When I received an email from the girlscouts leader at North View High School about conducting a cooking lesson, I was over the moon. Firstly, I was surprised the school was so creative on offering different activities and secondly, a chance to teach at a local Singapore school for the first time.
When I arrived, I was amazed at how well equipped the school was and how great they were in helping me to set up.
Most of the students had never tried Korean food and I was curious to see if they were going to eat any of the food they cooked. The majority of the students admitted that they eat McDonald 2-3 times a week so I squeezed some healthy eating tips into my lesson as well.
We cooked two dishes. First we started off with soybean sprout salad and then we cooked bibimbap. The objective of the session was for the students to learn stir frying and boiling. I also stressed the importance of food presentation as this was going to be one of the key points for picking a winner. I was surprised to learn that some of the students had never seen soybean sprouts or tasted them before.
Check out the soybean sprout salad that the students made – they were so proud!
Next was bibimbap with lots of cutting and stir frying of vegetables!!
Then came the time to pick the winner! The judges were the home economics teacher, the girls scout teacher and myself. As we couldn’t try all their food, we based the winner on presentation. It was so hard to choose just one so we ended up picking two instead!
First winner: We chose this plate as they showed initiative in creativity and colours.
2nd winner: This winner was picked as it had the best cut and plated vegetables and was very clean.
Seeing all the students eating what they cooked was the most enjoyable part for me. Thanks to North View Secondary School for an opportunity to spread healthy eating life style to the kids! 🙂
Due to the recent bad weather in Korea its been difficult getting fresh Korean vegetables in Singapore. In Sydney there is a big Korean community and a lot of vegetables are freshly grown locally. I have been taking it for granted thinking that I could get fresh vegetables anytime.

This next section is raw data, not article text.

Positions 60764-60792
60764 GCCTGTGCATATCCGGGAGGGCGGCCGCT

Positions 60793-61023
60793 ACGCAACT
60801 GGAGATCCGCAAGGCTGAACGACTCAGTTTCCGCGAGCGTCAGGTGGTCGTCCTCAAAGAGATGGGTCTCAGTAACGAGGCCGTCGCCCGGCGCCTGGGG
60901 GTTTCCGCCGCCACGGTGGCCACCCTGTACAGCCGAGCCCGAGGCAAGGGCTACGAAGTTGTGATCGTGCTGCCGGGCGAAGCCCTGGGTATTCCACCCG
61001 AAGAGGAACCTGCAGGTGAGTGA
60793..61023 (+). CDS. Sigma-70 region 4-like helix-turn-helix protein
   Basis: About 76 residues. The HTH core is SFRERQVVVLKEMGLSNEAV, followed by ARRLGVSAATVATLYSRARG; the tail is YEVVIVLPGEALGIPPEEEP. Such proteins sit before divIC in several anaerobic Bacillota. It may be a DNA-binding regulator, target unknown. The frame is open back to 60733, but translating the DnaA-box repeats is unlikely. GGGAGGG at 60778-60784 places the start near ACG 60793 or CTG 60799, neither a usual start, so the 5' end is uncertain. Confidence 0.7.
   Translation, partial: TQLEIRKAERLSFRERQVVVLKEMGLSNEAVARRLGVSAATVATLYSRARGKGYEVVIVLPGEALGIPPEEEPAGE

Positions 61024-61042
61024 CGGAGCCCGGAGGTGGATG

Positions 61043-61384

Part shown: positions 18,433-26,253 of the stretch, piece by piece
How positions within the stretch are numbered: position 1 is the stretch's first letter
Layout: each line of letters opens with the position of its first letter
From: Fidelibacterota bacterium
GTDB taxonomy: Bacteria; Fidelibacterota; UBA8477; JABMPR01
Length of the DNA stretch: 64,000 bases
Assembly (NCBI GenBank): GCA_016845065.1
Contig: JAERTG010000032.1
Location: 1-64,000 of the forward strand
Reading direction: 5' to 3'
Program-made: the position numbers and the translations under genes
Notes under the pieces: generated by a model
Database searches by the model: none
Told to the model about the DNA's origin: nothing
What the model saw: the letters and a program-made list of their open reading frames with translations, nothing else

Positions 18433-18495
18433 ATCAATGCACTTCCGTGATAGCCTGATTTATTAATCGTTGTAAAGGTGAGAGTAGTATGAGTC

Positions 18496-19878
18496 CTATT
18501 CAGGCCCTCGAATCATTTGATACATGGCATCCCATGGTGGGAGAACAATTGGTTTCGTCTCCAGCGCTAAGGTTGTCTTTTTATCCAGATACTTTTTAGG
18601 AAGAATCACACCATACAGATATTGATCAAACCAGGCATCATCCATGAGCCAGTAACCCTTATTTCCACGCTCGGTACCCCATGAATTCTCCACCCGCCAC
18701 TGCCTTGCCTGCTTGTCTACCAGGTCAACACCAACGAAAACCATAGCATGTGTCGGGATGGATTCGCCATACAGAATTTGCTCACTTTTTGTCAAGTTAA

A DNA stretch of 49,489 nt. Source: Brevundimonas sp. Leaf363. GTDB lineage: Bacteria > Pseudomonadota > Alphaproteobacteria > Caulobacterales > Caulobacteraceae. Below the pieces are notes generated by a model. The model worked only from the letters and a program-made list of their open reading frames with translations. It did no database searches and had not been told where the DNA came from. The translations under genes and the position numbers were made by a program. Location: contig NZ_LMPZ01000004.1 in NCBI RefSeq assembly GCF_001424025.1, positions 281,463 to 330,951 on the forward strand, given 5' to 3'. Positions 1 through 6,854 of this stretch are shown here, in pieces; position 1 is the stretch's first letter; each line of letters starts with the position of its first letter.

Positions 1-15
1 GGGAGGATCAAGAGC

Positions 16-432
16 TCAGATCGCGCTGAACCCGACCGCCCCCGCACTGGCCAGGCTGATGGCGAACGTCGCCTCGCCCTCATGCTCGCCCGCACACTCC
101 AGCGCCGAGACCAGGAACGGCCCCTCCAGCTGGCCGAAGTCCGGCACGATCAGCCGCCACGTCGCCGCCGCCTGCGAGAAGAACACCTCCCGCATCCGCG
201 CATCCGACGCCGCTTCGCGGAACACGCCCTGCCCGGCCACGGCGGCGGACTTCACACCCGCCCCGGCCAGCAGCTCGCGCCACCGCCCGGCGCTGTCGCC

In order to overcome my frustrations, I decided to grow one of the vegetables that has been hard to come by lately – Korean young zucchini. After a month of babysitting, I had my first harvest!
To celebrate, I decided to cook Korean miso soup (den jan jji ge – 된장 찌게) as it is one of the vital ingredients. Denjang jji ge is one of the most common dishes you find on the Korean dinner table. (with Kimchi jji ge being the first, of course!)
To cook Seafood den jang jji ge, you need:
3 cups of anchovies stock, 1 potato, 1 Korean zuchini, 1 onion, 1 red & 1 green chillies, 1 & 1/2 tbsp soy bean paste, 1/2 tbsp Korean chilli sauce, 1/2 tsp minced garlic, spring onion, and any type of seafood you like (except fish).
Put the anchovy stock in a pot and add the soy bean paste, chilli sauce and garlic and boil for about 3 minutes.
Add the potato, onion, zucchini and clams, mussels and cook until potato is almost done.
Add prawns, tofu, red & green chilli, spring onion and cook another 3 minutes.
Transfer the soup into a bowl and serve with a bowl of rice.
I made some soybean sprout salad the other day so I served it with the soup along with multi grain rice… Very healthy dinner!
I had some left over glutinous rice from my Ginseng Chicken class on Saturday and decided to try Korean rice cake called Yak sik (약식) for the first time. Yak shik is served as a dessert but this is one of the must have rice cake for the the first full moon celebration of the year.
I love eating all types of rice cakes and especially yak sik. Out of all the rice cakes, I think this must be the easiest to make!
Once I cooked the yak shik, I put it in a plastic container so it will be a rectactgular shape. You can also freeze the left over yak shik and defrost in a microwave to have it later!
If you don’t have time to make rice cakes, check out my favourite rice cake shop in Singapore!
I prepared Ginseng Chicken soup (aka sam ge tang 삼계탕) for dinner to test out my recipe for this Saturday’s class. It’s been a while since I made this but it still tasted really good. My husband loved it especially because it was a perfect meal for his flu.
The white cloth you see in the pot above is cotton bag containing glutinous rice. I was cooking extra rice this way so I could make chicken porridge with the left over broth once we finished eating the chicken. Amazingly the ginseng was not over powering the soup. My husband hates ginseng and was really worried that he have to skip dinner. Phew….
So far the chickens I have seen in the supermarket here in Singapore are too big for the ginseng chicken soup. Normally the chicken has to fit in a small clay pot to serve. I think I might have to wander down to Tekka market in search for a kampong chicken.
My husband got to the chicken before I got a chance to take some photos, so the top of the chicken was gone. 🙂